United States

Keep the Offensive!
July 14, 1941

The American occupation of Iceland and the substantial American forces sent to Trinidad and British Guiana are grand good news. They mean that he giant of the Western World is at last rousing him-self from his long, almost fatal lethargy and is preparing to fight for his way of life. Iceland in German hands would be a great danger to American security, It could control North Atlantic shipping so as to make supplies to England almost impossible.

Lease-Lend Revisions
February 10, 1941

The Lease-Lend Bill will pass; the important question is how soon and with what modifications. Passage without change of a word or a comma three months or even six weeks from now might be worth less than passage in a few days with alterations. The President has therefore been wise to consult with congressional leaders and consent to changes that do not alter the essence of the measure. Other amendments will be offered in both House and Senate.

Limit the War Power
and
July 27, 1938

The Framers of the United States Constitution sought to limit the tendency of chief executives to enhance their power and lead their peoples into war, by providing that Congress alone should have the right to declare war and that the President's treaty-making power should be shared with the Senate. James Madison remarked in a letter to William Cabell Rives: In no part of the Constitution is more wisdom to be found than in the clause which confides the question of war or peace to the legislature, and not to the executive department.

The Status of Birth Control: 1938
April 20, 1938

Margaret Sanger’s state-by-state overview of birth control’s use and legality in 1938.

Again—The Trust Problem
January 19, 1938

The speeches of Robert H. Jackson and Secretary Ickes, as well as the President's message to Congress and his Jackson Day address, have again brought to the foreground the problem of monopoly. It is now generally recognized that these utterances constitute an effective political counter-attack against those who have been blaming the administration for the depression. But what is the program of the President? Is he going to do anything about the situation except to make political capital out of it? The retort frequently made to Mr.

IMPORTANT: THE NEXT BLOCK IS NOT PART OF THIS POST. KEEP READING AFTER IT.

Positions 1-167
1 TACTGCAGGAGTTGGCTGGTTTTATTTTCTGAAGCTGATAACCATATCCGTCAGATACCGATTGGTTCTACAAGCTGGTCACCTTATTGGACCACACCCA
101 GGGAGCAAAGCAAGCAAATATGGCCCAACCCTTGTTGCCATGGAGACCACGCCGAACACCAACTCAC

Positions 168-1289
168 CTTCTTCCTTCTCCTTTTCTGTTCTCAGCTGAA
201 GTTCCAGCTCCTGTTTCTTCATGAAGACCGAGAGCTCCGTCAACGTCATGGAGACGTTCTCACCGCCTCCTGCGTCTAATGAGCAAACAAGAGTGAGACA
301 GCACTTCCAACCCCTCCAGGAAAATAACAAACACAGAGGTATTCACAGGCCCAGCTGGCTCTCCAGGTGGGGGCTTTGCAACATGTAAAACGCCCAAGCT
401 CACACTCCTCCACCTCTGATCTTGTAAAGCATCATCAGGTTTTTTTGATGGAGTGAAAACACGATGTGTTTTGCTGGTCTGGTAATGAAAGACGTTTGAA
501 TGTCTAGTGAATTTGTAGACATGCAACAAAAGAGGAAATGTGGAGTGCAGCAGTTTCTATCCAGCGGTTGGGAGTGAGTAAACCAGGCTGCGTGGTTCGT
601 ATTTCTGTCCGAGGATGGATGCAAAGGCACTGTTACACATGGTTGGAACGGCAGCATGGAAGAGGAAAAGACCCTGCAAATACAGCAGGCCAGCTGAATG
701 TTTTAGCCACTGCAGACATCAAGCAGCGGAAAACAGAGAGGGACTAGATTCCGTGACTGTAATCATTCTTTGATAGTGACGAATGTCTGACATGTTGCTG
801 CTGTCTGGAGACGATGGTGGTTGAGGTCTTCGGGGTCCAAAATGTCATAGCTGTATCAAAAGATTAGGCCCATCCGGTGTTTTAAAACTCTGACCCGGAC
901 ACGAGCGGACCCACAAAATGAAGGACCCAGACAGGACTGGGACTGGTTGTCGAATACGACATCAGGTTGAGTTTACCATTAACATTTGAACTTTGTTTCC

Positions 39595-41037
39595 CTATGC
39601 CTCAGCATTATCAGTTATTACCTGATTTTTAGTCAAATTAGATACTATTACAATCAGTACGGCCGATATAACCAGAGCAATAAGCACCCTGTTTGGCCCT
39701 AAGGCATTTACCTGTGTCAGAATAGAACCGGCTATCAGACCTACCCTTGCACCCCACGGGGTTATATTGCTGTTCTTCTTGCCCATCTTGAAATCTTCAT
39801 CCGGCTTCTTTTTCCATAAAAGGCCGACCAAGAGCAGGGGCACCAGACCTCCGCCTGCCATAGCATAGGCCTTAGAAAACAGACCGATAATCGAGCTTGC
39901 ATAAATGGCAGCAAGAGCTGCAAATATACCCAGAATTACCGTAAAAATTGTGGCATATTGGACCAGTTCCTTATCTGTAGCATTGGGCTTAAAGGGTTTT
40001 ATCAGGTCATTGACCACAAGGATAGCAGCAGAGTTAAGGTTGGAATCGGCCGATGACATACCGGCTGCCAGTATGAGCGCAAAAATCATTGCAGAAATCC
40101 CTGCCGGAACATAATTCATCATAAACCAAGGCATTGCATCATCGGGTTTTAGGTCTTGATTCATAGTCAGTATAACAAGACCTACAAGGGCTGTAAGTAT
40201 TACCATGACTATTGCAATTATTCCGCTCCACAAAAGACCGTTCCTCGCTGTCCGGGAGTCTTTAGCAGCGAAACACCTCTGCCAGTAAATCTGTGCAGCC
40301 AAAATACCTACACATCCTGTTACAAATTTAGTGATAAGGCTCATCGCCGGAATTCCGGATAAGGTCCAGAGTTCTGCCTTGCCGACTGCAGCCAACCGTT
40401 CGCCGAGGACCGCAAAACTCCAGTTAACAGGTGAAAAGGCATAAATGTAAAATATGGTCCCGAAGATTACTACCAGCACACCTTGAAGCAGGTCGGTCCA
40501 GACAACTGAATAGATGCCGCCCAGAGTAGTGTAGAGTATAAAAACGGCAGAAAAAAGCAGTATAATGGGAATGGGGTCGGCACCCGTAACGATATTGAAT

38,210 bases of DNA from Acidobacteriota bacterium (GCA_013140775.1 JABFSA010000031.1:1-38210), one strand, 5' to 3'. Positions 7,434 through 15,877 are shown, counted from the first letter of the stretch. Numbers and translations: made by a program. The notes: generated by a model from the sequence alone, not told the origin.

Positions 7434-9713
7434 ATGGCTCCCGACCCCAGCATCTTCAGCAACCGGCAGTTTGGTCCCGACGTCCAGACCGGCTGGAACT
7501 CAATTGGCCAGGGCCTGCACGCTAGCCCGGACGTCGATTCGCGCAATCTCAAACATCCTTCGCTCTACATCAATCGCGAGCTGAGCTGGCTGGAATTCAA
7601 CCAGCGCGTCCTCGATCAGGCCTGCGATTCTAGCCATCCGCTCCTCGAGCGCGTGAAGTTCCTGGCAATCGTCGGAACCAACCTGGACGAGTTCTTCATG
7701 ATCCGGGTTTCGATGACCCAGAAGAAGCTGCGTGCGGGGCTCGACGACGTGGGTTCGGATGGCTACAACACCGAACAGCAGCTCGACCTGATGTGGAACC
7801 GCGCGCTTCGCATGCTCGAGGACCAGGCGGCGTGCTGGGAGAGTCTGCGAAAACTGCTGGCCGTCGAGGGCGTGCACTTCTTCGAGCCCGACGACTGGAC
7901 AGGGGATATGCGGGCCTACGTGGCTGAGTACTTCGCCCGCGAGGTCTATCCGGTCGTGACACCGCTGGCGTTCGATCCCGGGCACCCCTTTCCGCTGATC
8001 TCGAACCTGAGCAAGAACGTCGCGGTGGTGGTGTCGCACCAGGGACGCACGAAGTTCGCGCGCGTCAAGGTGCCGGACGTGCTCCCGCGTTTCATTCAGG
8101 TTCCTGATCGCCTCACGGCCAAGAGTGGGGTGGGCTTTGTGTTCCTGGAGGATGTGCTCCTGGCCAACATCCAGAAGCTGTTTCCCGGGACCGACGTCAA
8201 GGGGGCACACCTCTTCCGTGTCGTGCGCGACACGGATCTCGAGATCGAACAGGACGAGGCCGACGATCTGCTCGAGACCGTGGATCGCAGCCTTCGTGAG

Mr. Roosevelt's Blank Check
and
November 11, 1936

Like most great victories, the Roosevelt triumph raises more questions than it answers. It is easy to guess what the people voted against, but not what they voted for. The majority was reluctant to turn the country over to the same crowd that had been represented by Coolidge and Hoover, that had helped to bring on the depression and had done so little to end it or to relieve the distress it caused. Many voters feared what this crowd, if in power, might do to labor or to those on relief, or to the farmers, who plead so long and so vainly for a fair deal before Mr. Roosevelt was elected.

Stalin as Ikon
April 15, 1936

The Physculter Parade, one of the three great demonstrations of the year, the other two being the May Day Parade and the anniversary of the October Revolution. The Arcade Building opposite the Kremlin is hung with great faces of Lenin and Stalin and with pictures of runners and hurdlers so crude that they would disgrace an American billboard. The slogan, “Ready for Labor and Defense!” The whole thing was quite different and more impressive than any American parade I had ever seen.

The Myth of "Hungry" Nations
January 08, 1936

Lately we have heard a great deal about the conflict between "hungry" and "sated" nations. The phrase has been used to describe Mussolini's attack on Ethiopia, Japan's advance into Manchuria and North China, and Hitler's proposed penetration of east Europe. A ''hungry" nation means one without colonies producing raw materials, and this lack is supposed to drive it to eventual war. The image of a world separated into "hungry" and "sated" nations has been a favorite of Mussolini, Hitler and the Japanese blood brotherhoods.

Blessed Are the Peacemakers
July 17, 1935

Europe: War or Peace? by Walter Duranty. Boston: World Peace Foundation. 47 pages. 50 cents. The Pipe Dream of Peace, by John W. Wheeler-Bennett. New York: William Morrow and Company. 318 pages. $3. Peace and the Plain Man, by Norman Angell. New York: Harper and Brothers. 344 pages. $2.50 The Price of Peace, by Frank H. Simonds. New York: Harper and Brothers. 380 pages. $3. The title of Mr. Duranty’s booklet, “Europe: War or Peace?” is a question that is asked today more anxiously than it was in 1914.

Correspondence
and
July 17, 1935

An Omen for America Sir: In the name of a group of Cuban revolutionary exiles I would like to call your attention to the following considerations: Cuba’s situation is not today being given the same consideration it has received in analogous circumstances in the past.

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